Man gets life plus 20 years in boy's death Blevins was convicted in fatal shooting of child at barbershop

September 30, 1997|By Ivan Penn | Ivan Penn,SUN STAFF

Maurice Blevins was sentenced yesterday to life plus 20 years for the fatal shooting of a 3-year-old boy who was waiting for a birthday haircut at a West Baltimore barbershop.

Baltimore Circuit Judge John C. Themelis called the death of James D. Smith III "every parent's nightmare, which unfortunately has become commonplace in Baltimore City. Regrettably, it is no longer an unusual event, and that is what is so distressing."

Themelis could have sentenced Blevins to two consecutive life sentences plus 45 years for all charges, but the judge combined some of the sentences. Under the sentence, Blevins could be paroled as early as 15 to 20 years.

Blevins, 20, was convicted last month of killing James, assaulting the boy's mother, Cheryl Whittington, 24, and attempting to murder Kenya Davis, 21, during a shootout Jan. 2 in the Fresh Cuttz barbershop on South Carrollton Avenue.

The victims were wounded during a shootout between Davis and Blevins. Blevins said during the trial that Davis shot at him first. He said he fired back to defend himself, but insisted that he did not shoot the boy -- accidentally or intentionally.

Blevins was mostly unemotional during yesterday's proceeding, but said: "I want to give my apologies to the family. I still feel that my gun didn't kill that baby."

Whittington, wearing a button with her son's picture, said after the sentencing that she wasn't sure about the sincerity of Blevins' apology and thought his sentence should have been longer. But, in the end, she said she was glad that the case was over.

"I can deal with that as long as I know he's not going to be on the street any more," Whittington said. "Life has to go on. [James is] at peace now."

The child's grandmother put some of the blame for James' death on the failure of the criminal justice system to convict Blevins on the many charges on which he had been arrested in the past several years.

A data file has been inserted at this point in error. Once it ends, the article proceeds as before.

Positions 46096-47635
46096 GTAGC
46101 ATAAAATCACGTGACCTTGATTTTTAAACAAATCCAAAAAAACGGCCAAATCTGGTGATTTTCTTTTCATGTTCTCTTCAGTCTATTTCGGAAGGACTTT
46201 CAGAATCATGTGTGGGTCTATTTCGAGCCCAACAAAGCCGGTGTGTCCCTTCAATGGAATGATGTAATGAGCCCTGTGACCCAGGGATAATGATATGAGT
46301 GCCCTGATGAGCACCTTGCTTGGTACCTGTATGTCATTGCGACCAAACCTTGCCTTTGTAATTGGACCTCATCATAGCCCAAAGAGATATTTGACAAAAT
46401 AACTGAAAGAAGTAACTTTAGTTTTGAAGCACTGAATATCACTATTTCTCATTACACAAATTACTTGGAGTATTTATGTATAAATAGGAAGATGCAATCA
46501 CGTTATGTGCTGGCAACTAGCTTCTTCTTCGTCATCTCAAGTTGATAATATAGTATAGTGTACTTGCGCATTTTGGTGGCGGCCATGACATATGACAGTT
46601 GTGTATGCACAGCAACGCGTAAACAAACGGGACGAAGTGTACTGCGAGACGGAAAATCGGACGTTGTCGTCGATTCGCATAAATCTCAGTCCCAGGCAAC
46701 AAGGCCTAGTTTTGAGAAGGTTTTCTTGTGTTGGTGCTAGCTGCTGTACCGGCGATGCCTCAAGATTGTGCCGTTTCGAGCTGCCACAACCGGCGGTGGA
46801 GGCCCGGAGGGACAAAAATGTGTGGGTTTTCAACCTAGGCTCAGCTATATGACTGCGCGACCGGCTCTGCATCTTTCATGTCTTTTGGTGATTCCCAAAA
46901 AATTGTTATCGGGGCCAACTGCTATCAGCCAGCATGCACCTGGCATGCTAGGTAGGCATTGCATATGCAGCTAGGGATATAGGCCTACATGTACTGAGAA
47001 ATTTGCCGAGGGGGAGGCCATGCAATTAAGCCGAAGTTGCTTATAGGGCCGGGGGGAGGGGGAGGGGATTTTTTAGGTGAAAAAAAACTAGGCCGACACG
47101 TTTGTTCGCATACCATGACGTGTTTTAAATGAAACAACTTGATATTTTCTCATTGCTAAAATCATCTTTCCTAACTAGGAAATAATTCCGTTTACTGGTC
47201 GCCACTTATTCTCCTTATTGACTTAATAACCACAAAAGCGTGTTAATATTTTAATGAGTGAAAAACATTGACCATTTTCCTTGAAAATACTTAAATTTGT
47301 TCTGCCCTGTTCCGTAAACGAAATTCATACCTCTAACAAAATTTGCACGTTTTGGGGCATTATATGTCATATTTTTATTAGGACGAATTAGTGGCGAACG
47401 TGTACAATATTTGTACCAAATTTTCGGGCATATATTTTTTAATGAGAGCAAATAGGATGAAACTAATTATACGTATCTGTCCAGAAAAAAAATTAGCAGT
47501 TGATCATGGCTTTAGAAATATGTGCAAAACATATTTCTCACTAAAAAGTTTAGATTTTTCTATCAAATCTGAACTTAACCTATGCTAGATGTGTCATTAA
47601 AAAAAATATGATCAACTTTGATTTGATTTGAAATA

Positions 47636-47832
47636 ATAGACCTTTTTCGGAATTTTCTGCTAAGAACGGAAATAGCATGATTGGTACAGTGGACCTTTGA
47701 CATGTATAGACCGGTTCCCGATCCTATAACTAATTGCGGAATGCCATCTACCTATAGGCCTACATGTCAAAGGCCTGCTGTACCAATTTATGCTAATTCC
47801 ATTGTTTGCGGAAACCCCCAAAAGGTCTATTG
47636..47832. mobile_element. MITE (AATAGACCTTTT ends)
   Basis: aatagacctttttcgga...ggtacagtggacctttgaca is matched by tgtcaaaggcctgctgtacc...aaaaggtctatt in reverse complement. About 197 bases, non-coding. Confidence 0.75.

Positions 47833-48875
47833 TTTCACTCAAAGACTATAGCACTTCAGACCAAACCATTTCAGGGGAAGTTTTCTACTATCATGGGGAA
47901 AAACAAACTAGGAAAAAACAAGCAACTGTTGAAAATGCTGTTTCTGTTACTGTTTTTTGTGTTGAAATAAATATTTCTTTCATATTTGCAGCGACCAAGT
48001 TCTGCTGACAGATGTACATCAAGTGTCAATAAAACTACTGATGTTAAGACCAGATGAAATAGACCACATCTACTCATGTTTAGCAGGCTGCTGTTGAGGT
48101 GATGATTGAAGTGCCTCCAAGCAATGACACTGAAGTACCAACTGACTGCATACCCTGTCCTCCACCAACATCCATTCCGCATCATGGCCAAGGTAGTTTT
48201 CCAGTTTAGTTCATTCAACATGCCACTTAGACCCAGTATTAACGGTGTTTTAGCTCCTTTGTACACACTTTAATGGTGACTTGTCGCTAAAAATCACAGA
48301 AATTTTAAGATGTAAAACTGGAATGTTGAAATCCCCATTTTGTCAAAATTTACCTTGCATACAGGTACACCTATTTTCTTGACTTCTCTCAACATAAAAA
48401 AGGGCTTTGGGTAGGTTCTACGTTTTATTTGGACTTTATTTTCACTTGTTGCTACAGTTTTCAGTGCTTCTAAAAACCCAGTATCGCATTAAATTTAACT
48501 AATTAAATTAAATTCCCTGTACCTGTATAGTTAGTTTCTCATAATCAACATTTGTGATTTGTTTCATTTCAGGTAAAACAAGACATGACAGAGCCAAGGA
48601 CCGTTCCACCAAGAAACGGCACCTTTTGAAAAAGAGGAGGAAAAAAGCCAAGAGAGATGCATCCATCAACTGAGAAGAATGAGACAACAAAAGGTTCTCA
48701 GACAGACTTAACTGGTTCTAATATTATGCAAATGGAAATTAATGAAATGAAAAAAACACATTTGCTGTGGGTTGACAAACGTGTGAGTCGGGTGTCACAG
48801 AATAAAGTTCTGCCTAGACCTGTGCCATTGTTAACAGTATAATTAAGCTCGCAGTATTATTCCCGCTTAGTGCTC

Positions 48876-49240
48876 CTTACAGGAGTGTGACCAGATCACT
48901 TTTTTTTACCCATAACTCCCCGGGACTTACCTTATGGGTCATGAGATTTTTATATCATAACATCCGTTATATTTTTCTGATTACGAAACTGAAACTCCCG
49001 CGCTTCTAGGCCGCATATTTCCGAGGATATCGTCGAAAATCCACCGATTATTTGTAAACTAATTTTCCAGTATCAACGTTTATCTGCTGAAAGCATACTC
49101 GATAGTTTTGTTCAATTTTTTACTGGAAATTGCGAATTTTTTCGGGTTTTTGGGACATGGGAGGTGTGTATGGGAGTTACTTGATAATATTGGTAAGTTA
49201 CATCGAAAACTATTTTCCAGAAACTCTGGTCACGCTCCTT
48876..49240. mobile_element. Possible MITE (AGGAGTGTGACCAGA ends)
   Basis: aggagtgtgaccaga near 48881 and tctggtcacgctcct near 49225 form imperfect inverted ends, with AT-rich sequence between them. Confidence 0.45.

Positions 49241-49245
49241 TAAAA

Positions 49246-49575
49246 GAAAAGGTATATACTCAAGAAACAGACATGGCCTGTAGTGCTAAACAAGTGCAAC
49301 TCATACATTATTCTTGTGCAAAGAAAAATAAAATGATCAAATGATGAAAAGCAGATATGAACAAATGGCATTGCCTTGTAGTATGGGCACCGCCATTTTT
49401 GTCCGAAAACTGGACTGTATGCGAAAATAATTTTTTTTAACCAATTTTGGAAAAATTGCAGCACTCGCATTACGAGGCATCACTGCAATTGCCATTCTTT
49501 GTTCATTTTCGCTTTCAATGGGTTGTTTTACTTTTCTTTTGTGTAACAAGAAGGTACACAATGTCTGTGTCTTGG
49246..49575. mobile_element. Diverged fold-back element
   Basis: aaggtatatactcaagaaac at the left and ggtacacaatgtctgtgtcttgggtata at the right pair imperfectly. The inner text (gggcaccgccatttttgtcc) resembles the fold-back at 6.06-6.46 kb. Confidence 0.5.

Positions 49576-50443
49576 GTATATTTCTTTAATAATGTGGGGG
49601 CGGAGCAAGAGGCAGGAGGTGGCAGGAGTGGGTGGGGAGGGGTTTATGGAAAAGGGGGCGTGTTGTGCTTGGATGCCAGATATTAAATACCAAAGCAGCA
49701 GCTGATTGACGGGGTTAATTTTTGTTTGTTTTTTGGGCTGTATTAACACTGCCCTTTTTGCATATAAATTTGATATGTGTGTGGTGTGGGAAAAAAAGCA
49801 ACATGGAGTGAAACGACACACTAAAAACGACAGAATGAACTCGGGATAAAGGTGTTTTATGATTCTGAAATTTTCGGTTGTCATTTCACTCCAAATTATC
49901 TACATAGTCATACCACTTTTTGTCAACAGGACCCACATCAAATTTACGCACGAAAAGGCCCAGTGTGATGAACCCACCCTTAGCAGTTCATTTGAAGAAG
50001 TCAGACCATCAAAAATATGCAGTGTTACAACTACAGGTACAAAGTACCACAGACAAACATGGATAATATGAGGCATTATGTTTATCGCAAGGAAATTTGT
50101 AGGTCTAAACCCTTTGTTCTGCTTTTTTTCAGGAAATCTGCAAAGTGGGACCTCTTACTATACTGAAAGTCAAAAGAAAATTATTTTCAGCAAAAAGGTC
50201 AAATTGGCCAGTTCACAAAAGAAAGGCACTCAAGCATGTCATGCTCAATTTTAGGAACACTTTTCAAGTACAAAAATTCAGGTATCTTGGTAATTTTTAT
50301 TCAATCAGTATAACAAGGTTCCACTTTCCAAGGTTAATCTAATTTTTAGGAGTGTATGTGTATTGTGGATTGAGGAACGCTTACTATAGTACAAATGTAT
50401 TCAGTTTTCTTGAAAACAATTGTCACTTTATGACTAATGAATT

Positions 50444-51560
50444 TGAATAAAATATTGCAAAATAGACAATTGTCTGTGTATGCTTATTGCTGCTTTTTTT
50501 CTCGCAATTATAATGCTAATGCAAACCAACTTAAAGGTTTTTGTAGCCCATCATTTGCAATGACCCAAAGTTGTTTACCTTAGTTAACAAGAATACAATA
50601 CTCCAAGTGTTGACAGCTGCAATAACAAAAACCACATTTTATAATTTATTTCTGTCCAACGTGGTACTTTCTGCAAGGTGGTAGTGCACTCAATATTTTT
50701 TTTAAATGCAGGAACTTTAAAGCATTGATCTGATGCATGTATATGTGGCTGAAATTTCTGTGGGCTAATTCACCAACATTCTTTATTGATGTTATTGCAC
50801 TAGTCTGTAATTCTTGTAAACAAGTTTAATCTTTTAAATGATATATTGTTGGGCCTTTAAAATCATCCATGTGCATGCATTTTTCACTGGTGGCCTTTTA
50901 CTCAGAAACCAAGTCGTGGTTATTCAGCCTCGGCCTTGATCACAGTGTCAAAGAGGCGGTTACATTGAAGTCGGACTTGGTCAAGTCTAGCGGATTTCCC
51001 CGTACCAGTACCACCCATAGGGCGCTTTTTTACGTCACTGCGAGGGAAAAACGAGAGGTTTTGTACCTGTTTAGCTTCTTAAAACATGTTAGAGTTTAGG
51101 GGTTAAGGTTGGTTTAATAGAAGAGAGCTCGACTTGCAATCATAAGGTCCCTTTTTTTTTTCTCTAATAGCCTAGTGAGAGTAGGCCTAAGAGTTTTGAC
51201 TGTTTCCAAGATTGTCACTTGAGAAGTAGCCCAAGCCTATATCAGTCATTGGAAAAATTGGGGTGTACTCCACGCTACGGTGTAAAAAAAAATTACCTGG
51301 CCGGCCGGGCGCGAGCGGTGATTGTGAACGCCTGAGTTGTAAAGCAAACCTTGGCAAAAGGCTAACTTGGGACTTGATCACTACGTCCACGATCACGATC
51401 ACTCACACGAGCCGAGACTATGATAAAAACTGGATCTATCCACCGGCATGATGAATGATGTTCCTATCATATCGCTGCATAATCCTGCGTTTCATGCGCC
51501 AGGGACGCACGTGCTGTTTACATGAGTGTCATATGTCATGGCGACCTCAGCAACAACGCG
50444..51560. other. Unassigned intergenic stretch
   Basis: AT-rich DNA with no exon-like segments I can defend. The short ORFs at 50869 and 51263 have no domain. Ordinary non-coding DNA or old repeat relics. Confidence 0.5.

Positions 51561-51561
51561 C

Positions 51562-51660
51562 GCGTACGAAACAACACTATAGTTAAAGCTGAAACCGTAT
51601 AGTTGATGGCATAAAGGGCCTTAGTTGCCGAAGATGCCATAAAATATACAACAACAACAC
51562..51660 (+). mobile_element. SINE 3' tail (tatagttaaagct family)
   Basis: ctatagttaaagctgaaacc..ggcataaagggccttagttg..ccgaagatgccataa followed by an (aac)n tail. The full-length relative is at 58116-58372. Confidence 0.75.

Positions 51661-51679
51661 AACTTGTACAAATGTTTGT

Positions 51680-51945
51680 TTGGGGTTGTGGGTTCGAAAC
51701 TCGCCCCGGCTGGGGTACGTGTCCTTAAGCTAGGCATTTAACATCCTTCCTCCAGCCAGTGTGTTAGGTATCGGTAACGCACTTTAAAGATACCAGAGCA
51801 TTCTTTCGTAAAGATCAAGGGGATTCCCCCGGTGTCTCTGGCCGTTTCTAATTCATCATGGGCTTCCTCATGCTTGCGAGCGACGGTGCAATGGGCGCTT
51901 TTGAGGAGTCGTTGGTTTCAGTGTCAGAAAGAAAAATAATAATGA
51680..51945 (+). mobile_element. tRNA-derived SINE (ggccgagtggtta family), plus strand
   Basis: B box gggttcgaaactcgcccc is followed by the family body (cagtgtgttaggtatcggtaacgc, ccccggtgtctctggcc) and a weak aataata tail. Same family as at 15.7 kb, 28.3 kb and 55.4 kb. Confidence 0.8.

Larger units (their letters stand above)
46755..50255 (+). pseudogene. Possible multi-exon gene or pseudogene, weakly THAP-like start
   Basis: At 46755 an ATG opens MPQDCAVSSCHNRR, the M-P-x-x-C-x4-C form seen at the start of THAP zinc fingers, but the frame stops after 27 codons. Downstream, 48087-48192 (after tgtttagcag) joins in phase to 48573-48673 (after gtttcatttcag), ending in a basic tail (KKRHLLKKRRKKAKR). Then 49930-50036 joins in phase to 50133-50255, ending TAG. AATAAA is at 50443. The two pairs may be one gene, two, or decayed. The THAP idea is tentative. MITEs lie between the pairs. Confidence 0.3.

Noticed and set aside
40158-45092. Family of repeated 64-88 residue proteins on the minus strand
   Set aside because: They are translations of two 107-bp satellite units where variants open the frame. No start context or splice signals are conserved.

Blevins had been charged with rape, assault with a deadly weapon, gun violations and drug violations since the early 1990s. But many of those charges were dropped.

"Had he been put away, my grandson would still be alive," said Jeannette Beverage.

In the slaying, Blevins was convicted of charges stemming from a shootout with Davis at the barbershop.

The state contended during the trial that Blevins fired one bullet, which went through Davis and Whittington and hit James, killing him.

The prosecution's argument was based on evidence that a .45-caliber bullet fell from James' black knit cap, which had one hole in it, when police picked it up. The gun Davis had was a 9 mm. Blevins used a .45-caliber weapon, William J. Giuffre, an assistant state's attorney, said.

In deciding the sentence, Themelis said Blevins' troubles with the law were despite efforts to reform him and breaks he had received.

"The defendant was raised by two caring parents who were active in his upbringing," Themelis said. "There were some problems with his early years that each appears to have missed -- all of that had to do with discipline at school or peer pressure on the street."

It was at those times, Themelis said, that Blevins began following a path to his downfall.

"It appears that the criminal justice system did little or nothing to alter in a positive way Mr. Blevins' life, although there were several opportunities," he said.

Pub Date: 9/30/97

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